Made explicit the characterisation in terms of ind-objects.

]]>Added a link to locally strongly finitely presentable category.

]]>- P. Gabriel, F. Ulmer,
*Lokal präsentierbare Kategorien*, Springer Lect. Notes in Math.**221**1971 Zbl0225.18004 MR327863 - Jiří Adámek, Jiří Rosicky,
*Locally presentable and accessible categories*, Cambridge University Press 1994.

If $V$ is a locally finitely presentable symmetric monoidal closed category then there is a bijection between exact localizations of the $V$-category of $V$-enriched presheaves on a $V$-category $C$ and enriched Grothendieck topologies on $C$:

- Francis Borceux, Carmen Quinteiro,
*A theory of enriched sheaves*, Cahiers Topologie Géom. Différentielle Catég. 37 (1996), no. 2, 145–162 numdam

In additive context

- Henning Krause,
*Functors on locally finitely presented additive categories*, Colloq. Math. 75:1 (1998) pdf

Almost any presheaf topos would do. (A topos is Barr-exact, and in the presheaf case $[C^{op}, Set]$, this is equivalent to the category of lex functors $D \to Set$ where $D^{op}$ is the finite-colimit completion of $C$, if I have my variances straight.)

]]>- locally finitely presentable

- Barr-exact (aka effective regular)

but is not the category of algebras of a Lawvere algebraic theory? ]]>

Added to references

- Maru Sarazola,
*An introduction to locally finitely presentable categories*, (pdf)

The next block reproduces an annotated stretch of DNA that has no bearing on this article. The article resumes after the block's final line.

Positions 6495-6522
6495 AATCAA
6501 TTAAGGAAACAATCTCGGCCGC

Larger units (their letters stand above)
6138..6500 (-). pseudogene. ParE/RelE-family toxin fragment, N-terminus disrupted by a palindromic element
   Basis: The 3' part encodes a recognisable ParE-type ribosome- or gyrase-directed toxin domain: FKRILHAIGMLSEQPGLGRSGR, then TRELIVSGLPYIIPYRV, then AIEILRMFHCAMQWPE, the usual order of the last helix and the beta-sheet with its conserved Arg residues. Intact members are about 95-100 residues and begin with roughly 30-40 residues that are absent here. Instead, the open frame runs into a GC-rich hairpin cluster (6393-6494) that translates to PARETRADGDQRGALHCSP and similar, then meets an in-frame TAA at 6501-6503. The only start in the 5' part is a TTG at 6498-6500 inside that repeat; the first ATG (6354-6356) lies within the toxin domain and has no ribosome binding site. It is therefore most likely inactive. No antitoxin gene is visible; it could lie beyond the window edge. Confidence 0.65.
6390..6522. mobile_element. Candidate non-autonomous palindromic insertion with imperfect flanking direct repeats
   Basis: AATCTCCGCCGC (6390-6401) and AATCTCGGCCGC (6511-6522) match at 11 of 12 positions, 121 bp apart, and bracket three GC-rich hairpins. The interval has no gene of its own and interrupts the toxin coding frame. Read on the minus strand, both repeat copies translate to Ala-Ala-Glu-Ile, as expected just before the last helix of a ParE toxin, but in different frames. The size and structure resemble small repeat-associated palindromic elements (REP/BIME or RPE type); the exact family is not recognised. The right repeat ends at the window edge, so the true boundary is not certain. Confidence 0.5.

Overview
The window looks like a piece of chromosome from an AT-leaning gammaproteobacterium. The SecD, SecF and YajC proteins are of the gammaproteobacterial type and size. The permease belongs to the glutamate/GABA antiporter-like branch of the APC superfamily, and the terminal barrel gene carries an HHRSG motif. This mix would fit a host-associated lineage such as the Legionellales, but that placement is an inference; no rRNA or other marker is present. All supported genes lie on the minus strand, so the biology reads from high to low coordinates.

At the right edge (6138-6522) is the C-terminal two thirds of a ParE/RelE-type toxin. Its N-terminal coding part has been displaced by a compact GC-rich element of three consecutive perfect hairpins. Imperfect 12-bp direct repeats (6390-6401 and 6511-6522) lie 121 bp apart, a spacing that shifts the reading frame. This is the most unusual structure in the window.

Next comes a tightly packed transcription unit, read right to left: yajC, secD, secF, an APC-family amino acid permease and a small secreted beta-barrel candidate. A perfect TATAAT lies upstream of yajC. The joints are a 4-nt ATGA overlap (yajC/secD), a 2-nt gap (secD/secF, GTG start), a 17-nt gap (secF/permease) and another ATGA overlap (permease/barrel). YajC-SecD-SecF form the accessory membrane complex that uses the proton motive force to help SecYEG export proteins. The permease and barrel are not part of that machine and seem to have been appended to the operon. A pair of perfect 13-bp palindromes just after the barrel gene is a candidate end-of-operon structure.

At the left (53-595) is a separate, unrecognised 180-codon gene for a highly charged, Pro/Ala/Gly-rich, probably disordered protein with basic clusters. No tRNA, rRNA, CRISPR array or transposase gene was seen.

Added mention of Gabriel–Ulmer duality.

]]>I’m making some edits to locally finitely presentable category, and removing some old query boxes. A punchline was extracted, I believe, from the first query box. The second I don’t think is too important (it looks like John misunderstood).

]]>+–{: .query} Mike: Do people really call finitely presentable

objects“finitary”? I’ve only seen that word applied to functors (those that preserve filtered colimits). Toby: I have heard ’finite’; see compact object.Mike: Yes, I’ve heard ’finite’ too. =–+– {: .query} Toby: In the list of equivalent conditions above, does this essentially algebraic theory also have to be finitary?; that is, if it's an algebraic theory, then it's a Lawvere theory?

Mike: Yes, it certainly has to be finitary. Possibly the standard meaning of “essentially algebraic” implies finitarity, though, I don’t know.Toby: I wouldn't use ’algebraic’ that way; see algebraic theory. John Baez: How come the first sentence of this paper seems to suggest that the category of models ofanyessentially algebraic theory is locally finitely presentable? The characterization below, which I did not write, seems to agree. Here there is no restriction that the theory be finitary. Does this contradict what Mike is saying, or am I just confused?

Mike: The syntactic category of a non-finitary essentially algebraic theory is not a category with finite limits but a category with $\kappa$-limits where $\kappa$ is the arity of the theory. A finitary theory can have infinitely many sorts and operations; what makes it finitary is that each operation only takes finitely many inputs, hence can be characterized by an arrow whose domain is a finite limit. I think this makes the first sentence of that paper completely consistent with what I’m saying. =–